What’s the connection between transportation efficiency in the drug supply chain and patient care?

Casselman: There are a few. More of what we’re delivering to your hospital pharmacy are what I call high-value specialty drugs. Not only are they high value in terms of cost, but they’re high value in terms of clinical importance to patients. A lot of these are sensitive and need special handling and shipping or may have a short shelf life. Getting these drugs to you to dispense or administer to patients in the right condition at the right time is critical. Another connection is simply time-sensitivity. To keep their inventory costs down, hospital pharmacies like yours are not keeping much stock on site. Instead, you’re having someone like us deliver what you need the day before or the morning of. You’ve scheduled drug treatments or surgical procedures that day that are dependent on us delivering what you need on time.

How do transportation efficiency and on-time deliveries affect hospital pharmacies financially?

Casselman: Again, it gets back to cost. If you build your staffing models around when you expect us or someone else to deliver your products and they don’t come, you’re paying people to stand around and do nothing. And that’s nothing compared with the cost of treatment rooms or operating suites that go unused because you had to delay or postpone patient care.

What supply chain trends should hospital pharmacies stay on top of and why?

Casselman: A big one is the supply of drivers—the people who drive the trucks that deliver the drugs to your pharmacy. There’s a growing shortage of drivers for a few reasons. The younger generation doesn’t want to be drivers. Car service and ride share companies are soaking up available drivers. And online retailers that promise same- or next-day deliveries are soaking up available drivers. There are only two ways for you to deal with it. Either pay a lot more or come up with a different way to get your deliveries.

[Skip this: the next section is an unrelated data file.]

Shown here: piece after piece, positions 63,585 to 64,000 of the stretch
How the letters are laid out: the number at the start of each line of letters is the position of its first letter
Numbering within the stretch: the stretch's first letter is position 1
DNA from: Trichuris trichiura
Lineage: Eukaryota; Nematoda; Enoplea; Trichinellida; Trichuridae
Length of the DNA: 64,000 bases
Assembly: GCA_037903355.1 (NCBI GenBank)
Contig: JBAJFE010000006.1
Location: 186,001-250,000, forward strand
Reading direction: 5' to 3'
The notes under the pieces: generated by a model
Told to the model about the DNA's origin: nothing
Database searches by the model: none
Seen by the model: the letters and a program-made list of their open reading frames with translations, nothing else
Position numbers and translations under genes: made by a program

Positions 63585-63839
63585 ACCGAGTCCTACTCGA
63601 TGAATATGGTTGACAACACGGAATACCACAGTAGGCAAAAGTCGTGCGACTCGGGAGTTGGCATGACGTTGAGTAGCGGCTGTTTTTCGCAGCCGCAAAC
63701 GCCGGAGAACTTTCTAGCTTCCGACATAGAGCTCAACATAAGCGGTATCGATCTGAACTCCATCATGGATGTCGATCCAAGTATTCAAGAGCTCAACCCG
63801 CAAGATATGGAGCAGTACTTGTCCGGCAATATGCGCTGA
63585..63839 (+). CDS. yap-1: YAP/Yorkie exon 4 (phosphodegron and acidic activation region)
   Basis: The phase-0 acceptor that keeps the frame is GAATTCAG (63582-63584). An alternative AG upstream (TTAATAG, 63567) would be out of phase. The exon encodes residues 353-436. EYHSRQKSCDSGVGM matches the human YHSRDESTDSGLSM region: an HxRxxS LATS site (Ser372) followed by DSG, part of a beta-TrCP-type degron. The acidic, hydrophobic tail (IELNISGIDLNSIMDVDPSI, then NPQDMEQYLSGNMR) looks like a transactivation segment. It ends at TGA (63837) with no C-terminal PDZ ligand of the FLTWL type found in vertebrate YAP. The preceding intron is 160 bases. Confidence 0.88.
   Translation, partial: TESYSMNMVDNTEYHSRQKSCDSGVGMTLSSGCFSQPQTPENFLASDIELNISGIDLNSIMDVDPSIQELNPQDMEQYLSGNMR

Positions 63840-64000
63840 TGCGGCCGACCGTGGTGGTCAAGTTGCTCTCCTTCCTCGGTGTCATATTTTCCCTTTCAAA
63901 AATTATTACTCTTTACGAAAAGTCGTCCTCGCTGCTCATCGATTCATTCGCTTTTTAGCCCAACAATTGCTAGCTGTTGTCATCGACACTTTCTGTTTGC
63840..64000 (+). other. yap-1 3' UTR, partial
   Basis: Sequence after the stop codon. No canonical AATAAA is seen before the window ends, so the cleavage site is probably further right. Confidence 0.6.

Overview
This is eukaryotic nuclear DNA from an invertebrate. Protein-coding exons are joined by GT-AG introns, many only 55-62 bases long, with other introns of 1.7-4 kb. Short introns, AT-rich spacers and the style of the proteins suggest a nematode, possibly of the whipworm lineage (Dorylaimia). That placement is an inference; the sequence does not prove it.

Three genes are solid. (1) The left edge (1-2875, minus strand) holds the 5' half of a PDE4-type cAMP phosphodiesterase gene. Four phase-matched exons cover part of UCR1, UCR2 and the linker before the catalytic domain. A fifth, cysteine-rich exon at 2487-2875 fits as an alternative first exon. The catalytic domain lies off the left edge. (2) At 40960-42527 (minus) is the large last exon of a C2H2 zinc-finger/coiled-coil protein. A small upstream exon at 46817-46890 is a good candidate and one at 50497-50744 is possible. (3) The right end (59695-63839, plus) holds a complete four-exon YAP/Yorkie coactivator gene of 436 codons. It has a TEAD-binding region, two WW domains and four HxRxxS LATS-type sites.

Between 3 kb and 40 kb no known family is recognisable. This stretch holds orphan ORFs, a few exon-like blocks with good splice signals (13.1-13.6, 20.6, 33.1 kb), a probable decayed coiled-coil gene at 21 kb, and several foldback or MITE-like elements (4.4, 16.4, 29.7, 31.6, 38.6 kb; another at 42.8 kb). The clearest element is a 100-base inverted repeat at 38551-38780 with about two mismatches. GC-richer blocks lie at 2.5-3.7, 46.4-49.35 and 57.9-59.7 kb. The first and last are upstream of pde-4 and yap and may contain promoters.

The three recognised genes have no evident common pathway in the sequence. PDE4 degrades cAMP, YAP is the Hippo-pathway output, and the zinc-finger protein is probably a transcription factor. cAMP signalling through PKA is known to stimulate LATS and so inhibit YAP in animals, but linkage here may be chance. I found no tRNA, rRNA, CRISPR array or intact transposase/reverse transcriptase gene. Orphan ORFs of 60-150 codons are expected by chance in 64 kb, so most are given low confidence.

Which do you recommend that hospital pharmacies do?

Casselman: In the short term, you may have to pay more. But I think the long-term solution is coming up with new ways to get your products. That could be reducing the number of delivery points in your health system and then having an internal system of moving products from those points to individual care sites. It could be making the size of each delivery larger. It could be partnering with other delivery services.

What about drones and driverless cars?

Casselman: I think those are possibilities in the future. But we’re not there yet. Plus, you’ll still have the issue of who takes the package from the drone or driverless car and brings it inside to your pharmacy. You’ll still need a real person on your end to replace the delivery person.

What do you like most about working with hospital pharmacies on their supply chain issues?

Casselman: I like solving puzzles, and health systems are big puzzles. And each one is a different puzzle. I love the challenge of coming up with creative ways to transport and deliver what each of these systems needs to provide the best possible care to their patients.

Editor’s note: Have a question for one of our supply chain experts? Please leave a comment below and let us know what you’d like to see covered in a future edition of Ask a Supply Chain Expert.

Related: Learn more about McKesson’s drug distribution services for hospital and health system pharmacies

McKesson

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McKesson editorial staff is committed to sharing innovative approaches and insights so our customers can get the most out of their business solutions and identify areas for operational improvement and revenue growth.